Snap Inc. (SNAP) is partnering with NBC News to produce 'Stay Tuned', a twice-daily news to be broadcast on its Snapchat app, starting Wednesday, targeting young, mobile audience.
We wait to see the second-quarter 2017 earnings releases of two cable companies - Rogers Communications (RCI) and DISH Network (DISH) on Jul 20, 2017.
In the U.S. cable TV operators command over 50% of pay-TV market share. They are followed by satellite TV (nearly 33%), IPTV (6%) and OTT (2%).
The White House reeled on Tuesday from the sudden collapse of the Senate’s push to repeal and replace the Affordable Care Act, and President Donald Trump acknowledged he was "very disappointed" with the latest blow to his stalled legislative agenda.Principal deputy press secretary Sarah Huckabee Sanders addressed reporters off camera Tuesday afternoon at the White House as Republicans on Capitol Hill scrambled to map the path forward.The White House has not held a televised briefing since June 29.Here are the key moments.• Even as health care reform languishes, the White House continues to express confidence in the prospect of tax reform, Sanders said, after taking the podium about a half-hour after the 2 pm scheduled start time.Trump intends to engage in “ongoing, regular, consistent contact with members of Congress” as the process moves forward, Sanders said. “Ideally some Democrats will want to participate.”• Democrats' refusal to help repeal President Barack Obama’s signature legislative achievement is “unacceptable,” Sanders declared, and she echoed Trump in saying she hoped they would come to the table if the law collapses.“Congress needs to do their job,” she added. “Every day that they don’t, we go further into collapsing Obamacare.” Asked what she would say to Sens. Lisa Murkowski and Shelley Moore Capito, Republicans who supported repeal two years ago but are withholding support now, Sanders said simply: “Do your job.” • Sanders would not say whether the administration will continue to funding key cost-sharing subsidies that help stabilize insurance markets, or whether the White House will take other steps to try and harm the Affordable Care Act.“I don’t think that the White House has to take any actions for Obamacare to collapse,” Sanders said.
Rogers Communications Inc. (RCI) is scheduled to report second-quarter 2017 results on Jul 20, before the market opens.
Alphabet Inc.'s (GOOGL) trouble continues, as Google Fiber's CEO, Gregory McCray steps down within five months of appointment.
In the last couple of years, The Walt Disney Company (DIS) has struck gold with almost every movie release.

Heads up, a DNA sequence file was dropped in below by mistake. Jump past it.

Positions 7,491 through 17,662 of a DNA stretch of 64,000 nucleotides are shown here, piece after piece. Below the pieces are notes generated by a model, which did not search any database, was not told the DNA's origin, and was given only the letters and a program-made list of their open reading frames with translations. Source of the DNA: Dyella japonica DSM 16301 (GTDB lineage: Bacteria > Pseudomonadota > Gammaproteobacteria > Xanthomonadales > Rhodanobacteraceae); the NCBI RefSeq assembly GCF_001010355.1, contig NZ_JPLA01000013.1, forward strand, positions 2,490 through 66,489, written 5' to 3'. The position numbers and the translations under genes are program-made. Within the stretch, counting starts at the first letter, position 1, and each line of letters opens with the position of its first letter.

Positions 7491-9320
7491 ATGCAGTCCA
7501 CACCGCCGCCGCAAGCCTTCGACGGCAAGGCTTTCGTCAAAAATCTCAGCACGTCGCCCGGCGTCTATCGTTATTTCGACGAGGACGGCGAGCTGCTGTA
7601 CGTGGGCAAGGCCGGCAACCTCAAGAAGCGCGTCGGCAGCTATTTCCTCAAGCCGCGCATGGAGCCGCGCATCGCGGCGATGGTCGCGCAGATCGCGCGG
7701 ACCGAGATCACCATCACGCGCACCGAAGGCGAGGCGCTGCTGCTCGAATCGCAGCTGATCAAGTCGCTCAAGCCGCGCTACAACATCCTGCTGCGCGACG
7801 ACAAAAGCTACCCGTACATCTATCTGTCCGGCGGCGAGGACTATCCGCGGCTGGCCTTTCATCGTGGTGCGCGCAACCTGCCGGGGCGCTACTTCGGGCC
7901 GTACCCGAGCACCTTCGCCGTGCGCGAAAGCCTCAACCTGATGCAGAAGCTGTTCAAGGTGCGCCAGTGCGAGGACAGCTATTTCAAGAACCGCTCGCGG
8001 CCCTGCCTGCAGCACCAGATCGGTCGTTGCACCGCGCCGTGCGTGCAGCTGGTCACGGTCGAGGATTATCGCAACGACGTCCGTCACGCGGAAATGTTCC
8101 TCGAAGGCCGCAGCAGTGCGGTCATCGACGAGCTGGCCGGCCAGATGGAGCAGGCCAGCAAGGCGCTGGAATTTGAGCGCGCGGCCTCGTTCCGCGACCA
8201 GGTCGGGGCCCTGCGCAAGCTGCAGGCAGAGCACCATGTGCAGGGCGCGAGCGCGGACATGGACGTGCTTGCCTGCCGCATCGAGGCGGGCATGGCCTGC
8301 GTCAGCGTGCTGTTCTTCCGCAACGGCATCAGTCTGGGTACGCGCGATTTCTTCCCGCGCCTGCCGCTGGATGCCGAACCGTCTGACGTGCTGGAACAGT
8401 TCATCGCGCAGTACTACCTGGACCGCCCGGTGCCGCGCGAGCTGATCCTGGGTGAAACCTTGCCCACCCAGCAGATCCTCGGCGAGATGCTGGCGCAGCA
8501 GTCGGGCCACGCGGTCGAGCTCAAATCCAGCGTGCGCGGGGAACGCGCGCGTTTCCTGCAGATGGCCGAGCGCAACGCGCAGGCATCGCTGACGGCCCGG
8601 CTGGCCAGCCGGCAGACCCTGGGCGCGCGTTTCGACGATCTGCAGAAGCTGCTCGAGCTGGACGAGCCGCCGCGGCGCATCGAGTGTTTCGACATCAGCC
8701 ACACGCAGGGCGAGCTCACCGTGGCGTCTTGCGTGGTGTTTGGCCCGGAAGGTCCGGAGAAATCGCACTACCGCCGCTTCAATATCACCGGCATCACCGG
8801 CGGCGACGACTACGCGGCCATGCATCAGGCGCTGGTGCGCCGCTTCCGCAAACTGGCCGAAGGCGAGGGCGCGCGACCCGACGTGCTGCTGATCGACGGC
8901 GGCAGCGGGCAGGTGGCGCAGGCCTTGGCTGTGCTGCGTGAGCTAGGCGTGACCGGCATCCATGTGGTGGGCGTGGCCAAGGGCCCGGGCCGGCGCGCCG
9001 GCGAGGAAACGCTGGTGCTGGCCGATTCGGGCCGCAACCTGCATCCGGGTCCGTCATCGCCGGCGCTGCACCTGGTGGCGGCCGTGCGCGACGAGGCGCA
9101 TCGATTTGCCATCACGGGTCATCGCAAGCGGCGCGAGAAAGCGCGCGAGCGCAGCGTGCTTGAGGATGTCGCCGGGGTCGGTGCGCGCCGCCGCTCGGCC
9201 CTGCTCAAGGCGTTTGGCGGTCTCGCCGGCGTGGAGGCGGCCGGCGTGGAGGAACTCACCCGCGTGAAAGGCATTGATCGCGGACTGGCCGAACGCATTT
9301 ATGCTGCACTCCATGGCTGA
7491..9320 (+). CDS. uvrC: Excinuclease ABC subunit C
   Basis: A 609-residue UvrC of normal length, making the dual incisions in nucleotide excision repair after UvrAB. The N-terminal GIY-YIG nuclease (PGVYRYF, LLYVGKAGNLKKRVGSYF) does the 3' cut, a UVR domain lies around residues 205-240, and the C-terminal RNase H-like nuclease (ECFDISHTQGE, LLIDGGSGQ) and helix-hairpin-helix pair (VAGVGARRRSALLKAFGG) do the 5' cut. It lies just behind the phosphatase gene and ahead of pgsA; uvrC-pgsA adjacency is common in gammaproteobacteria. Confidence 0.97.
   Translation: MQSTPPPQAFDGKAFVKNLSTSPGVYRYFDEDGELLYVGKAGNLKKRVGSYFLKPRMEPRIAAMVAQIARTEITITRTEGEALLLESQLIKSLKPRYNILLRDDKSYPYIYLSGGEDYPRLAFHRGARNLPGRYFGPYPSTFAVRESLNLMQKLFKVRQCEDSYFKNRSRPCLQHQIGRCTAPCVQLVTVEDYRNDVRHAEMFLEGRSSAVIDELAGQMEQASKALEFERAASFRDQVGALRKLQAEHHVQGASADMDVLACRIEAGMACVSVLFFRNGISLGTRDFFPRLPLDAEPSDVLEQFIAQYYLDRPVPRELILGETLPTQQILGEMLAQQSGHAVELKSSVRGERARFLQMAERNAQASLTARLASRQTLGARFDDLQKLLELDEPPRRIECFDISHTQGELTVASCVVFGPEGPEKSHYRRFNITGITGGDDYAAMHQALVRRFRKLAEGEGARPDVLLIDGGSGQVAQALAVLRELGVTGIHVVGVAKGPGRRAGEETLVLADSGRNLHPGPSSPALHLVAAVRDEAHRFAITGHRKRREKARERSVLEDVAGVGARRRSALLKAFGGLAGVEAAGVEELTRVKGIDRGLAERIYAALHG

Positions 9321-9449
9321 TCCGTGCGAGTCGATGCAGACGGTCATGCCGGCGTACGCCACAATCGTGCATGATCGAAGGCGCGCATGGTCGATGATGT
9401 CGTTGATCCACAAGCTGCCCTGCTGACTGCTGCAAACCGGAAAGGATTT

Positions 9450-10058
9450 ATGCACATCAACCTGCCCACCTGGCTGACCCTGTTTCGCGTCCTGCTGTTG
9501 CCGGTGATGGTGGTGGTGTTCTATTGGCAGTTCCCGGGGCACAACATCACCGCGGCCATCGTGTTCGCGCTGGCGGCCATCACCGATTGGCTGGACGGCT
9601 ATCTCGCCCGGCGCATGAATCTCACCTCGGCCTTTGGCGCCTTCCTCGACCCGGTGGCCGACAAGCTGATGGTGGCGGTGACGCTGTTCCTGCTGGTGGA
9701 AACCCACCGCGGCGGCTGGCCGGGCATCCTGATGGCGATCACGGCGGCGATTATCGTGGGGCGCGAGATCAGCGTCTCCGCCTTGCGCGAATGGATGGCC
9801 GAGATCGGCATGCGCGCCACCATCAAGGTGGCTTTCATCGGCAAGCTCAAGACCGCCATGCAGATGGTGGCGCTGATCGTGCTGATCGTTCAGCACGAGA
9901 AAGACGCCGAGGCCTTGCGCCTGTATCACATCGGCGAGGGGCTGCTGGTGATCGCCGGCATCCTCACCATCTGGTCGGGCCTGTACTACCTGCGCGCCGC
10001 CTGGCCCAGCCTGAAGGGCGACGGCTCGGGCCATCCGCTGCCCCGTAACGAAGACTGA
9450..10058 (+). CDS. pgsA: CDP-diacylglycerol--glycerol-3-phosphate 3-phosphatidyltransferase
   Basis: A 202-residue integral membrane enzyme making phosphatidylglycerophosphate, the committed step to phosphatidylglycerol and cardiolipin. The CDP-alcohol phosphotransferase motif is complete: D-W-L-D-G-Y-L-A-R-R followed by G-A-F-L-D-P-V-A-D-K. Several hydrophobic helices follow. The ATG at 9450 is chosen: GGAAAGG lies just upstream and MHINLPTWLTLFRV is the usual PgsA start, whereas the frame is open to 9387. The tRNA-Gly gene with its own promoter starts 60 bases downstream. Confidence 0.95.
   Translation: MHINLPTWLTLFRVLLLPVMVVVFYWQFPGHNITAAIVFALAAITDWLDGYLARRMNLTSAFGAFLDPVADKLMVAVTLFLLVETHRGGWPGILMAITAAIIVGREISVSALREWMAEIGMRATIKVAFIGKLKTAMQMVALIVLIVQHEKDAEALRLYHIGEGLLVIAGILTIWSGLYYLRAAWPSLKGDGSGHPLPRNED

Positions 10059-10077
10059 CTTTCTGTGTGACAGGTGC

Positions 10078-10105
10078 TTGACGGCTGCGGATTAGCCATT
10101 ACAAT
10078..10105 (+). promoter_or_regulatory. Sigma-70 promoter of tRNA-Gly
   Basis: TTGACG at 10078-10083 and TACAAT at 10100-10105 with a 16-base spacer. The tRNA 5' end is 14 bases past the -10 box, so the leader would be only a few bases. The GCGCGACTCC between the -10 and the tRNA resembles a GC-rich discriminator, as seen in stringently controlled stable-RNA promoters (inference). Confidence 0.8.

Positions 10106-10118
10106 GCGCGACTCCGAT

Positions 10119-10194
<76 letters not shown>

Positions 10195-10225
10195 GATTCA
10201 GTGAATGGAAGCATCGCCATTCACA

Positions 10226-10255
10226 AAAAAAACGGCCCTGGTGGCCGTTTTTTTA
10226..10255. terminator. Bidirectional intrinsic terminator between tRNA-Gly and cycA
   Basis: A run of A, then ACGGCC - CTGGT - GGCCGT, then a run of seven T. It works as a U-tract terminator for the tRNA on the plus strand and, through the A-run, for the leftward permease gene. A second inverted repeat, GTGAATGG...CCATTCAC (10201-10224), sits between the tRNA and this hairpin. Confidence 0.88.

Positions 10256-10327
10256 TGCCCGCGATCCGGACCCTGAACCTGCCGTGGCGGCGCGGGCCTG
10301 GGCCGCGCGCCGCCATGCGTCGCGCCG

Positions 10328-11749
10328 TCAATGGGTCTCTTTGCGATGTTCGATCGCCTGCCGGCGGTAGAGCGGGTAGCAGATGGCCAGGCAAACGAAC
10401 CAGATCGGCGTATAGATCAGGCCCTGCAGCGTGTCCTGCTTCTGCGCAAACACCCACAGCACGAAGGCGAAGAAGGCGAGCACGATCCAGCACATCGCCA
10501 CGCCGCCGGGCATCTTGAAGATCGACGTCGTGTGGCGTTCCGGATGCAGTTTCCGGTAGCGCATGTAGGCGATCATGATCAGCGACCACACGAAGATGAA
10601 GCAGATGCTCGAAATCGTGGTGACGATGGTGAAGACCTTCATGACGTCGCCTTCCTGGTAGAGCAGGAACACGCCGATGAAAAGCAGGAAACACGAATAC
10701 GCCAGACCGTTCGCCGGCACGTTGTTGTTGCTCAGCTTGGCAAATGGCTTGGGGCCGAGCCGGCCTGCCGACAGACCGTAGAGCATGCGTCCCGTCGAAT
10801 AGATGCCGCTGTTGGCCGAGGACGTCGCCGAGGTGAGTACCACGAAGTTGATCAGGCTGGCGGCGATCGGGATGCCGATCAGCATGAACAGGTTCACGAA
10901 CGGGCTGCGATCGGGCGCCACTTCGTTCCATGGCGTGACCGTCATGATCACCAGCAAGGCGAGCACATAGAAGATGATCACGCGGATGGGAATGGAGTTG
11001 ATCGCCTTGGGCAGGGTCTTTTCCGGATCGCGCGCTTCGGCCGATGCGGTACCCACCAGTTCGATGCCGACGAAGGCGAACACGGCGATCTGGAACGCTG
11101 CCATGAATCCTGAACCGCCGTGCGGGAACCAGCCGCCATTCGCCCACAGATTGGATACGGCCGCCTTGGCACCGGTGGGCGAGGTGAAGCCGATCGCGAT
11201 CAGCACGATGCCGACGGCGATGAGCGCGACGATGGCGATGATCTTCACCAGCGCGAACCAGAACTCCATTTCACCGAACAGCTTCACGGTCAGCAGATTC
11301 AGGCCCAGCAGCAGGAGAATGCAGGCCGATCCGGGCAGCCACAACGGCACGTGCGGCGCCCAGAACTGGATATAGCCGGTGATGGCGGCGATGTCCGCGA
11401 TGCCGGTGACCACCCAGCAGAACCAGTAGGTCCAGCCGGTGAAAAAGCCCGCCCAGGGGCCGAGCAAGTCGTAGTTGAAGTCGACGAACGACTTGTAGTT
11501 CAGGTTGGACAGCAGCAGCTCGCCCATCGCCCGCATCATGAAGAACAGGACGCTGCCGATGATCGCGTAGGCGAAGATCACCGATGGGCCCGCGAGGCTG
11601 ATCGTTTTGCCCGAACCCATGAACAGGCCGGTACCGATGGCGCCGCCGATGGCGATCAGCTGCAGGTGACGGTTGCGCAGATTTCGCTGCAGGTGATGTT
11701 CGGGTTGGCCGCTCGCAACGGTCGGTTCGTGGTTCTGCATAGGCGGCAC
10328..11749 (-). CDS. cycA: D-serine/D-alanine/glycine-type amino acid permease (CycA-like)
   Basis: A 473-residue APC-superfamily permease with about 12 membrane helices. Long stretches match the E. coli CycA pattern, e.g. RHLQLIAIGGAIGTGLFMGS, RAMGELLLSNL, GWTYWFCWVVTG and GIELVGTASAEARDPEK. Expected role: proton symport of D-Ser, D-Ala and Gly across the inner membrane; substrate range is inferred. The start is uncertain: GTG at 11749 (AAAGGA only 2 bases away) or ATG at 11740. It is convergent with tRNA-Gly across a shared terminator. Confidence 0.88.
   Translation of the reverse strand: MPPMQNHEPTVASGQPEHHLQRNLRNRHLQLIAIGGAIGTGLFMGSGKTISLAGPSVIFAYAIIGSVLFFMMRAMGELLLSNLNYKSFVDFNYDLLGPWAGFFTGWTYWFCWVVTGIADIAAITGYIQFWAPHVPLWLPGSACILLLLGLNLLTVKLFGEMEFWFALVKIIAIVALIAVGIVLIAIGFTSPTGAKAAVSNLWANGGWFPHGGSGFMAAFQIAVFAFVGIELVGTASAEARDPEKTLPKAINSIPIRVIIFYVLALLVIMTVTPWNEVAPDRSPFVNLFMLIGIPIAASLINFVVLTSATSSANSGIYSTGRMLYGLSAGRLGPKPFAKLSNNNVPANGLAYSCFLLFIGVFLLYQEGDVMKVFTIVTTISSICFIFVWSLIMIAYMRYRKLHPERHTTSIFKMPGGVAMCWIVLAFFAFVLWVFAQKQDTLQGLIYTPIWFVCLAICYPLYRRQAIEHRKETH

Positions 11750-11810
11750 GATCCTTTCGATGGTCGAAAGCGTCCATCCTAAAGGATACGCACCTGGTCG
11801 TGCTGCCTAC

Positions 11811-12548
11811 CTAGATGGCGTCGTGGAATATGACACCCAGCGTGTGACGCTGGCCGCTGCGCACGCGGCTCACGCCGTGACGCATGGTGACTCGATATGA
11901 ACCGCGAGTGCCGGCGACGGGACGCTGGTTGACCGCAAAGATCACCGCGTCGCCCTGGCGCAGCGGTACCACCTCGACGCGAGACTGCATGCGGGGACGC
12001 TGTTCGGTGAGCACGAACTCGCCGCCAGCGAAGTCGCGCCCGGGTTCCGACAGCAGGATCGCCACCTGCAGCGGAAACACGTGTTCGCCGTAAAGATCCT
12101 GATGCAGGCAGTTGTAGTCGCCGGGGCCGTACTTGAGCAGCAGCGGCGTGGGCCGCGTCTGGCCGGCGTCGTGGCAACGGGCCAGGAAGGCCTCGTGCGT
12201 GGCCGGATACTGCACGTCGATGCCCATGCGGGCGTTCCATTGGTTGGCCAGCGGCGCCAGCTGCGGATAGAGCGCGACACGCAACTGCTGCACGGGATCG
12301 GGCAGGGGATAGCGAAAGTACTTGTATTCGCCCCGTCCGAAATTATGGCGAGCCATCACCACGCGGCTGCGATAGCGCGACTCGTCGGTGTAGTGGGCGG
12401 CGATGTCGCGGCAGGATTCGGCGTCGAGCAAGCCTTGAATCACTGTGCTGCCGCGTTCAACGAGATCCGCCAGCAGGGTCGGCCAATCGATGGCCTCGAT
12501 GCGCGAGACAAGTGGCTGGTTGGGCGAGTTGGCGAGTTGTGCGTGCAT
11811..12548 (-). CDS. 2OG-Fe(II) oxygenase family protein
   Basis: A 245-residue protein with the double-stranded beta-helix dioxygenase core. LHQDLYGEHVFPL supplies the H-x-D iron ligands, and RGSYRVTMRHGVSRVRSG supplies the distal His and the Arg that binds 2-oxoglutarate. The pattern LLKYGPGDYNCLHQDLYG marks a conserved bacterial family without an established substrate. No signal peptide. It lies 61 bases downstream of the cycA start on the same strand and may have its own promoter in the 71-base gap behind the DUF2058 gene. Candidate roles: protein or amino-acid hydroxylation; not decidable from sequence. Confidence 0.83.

Iconic Private Equity firm Kohlberg Kravis Roberts i.e., KKR, has appointed two executives to succeed co-founders Henry Kravis and George Roberts, in what the FT dubs is a "rare move for an industry where succession plans have not been set out publicly." KKR announced on Monday that it had named Joseph Y. Bae and Scott C. Nuttall, long rumoured to be favourites to fill the founders’ shoes, as its co-presidents and co-chief operating officers. The appointments will task Nuttall, 44, and Bae, 45, with essentially running the $137 billion firm on a day-to-day basis. Kravis and Roberts, both of whom are in their early 70s, will continue to lead the group as co-chairmen and co-chief executive officers. This is the first time KKR has openly indicated clear successors to the founders. “Today’s announcement is about the future and ensuring we have the right team and leadership structure to serve our clients and partners for decades to come,” Mr. Kravis and Mr. Roberts said in a statement.Continue reading the main story. In naming their successors, Kravis and Roberts are joining other buyout titans in preparing for the not too distant day when they step away from the business. Kravis and Roberts said: “Having joined the firm together over 20 years ago, Joe and Scott have a strong foundation of trust, professional respect and personal friendship that is critical for success. Henry R. Kravis, right, and George R. Roberts in 2001 “They think and act globally, they embody KKR’s core values, and they are two of our most accomplished business leaders, with proven track records of managing large teams, building new businesses and driving value for our fund investors and our public unit holders.” As the NYT reports, other PE firms have already laid out their succession plans: Blackstone has long had an heir apparent in its real estate chief, Jonathan D. Gray, a lifer at the investment giant. Warburg Pincus long ago named Joseph P. Landy and Charles R. Kaye as its chief executives., taking over from the co-founders Lionel I. Pincus and John Vogelstein. Preparing for succession is not always an easy task. Carlyle hired Adena T. Friedman from Nasdaq in 2011 as its chief financial officer, setting off speculation that she would one day lead the private equity titan. But she left three years later to return to Nasdaq, where she finally took over as chief executive in November. And it had hired Michael Cavanagh, a much-lauded executive at JPMorgan Chase, only for him to leave the firm for Comcast a year later. The FT adds that "the move will add pressure to other buyout groups, whose founders are reluctant to relinquish power, to outline their own succession plans." Private equity investors have grown increasingly concerned about succession with just 12 per cent of funds set to close in less than a decade. The worry has intensified as limited partners — pension plans and other institutions that lock up their capital in private equity vehicles for years — cut back on under-performing managers. But for Kravis and Roberts, the anointment of potential successors is perhaps more notable than for most. The men, cousins who co-founded Kohlberg Kravis 41 years ago, helped put private equity on the map. The pair led the firm’s pursuit of RJR Nabisco and earned the immortal sobriquet “barbarians at the gate.” Since then, the private equity industry has largely shed its reputation as uncouth raiders and become an enormous industry, with some $820 billion in uninvested capital as of Dec. 31, according to Prequin. In recent years, the two men have praised the firm’s growing bench, with Mr. Kravis once saying that any of 15 executives could lead the firm should he and his cousin retire. As for the new KKR executives, they will have different areas of primary responsibility, KKR said: Nuttall will concentrate on corporate and real estate credit, capital markets, hedge fund and capital raising businesses together with the corporate development, balance sheet and strategic growth initiatives. Bae will focus on global private equity businesses and real asset platforms across energy, infrastructure and real estate private equity. Of the four major private equity titans that are publicly listed: K.K.R., Blackstone, Carlyle and Apollo Global Management, the share price of K.K.R. has performed second-best, rising almost 50% over the past 12 months.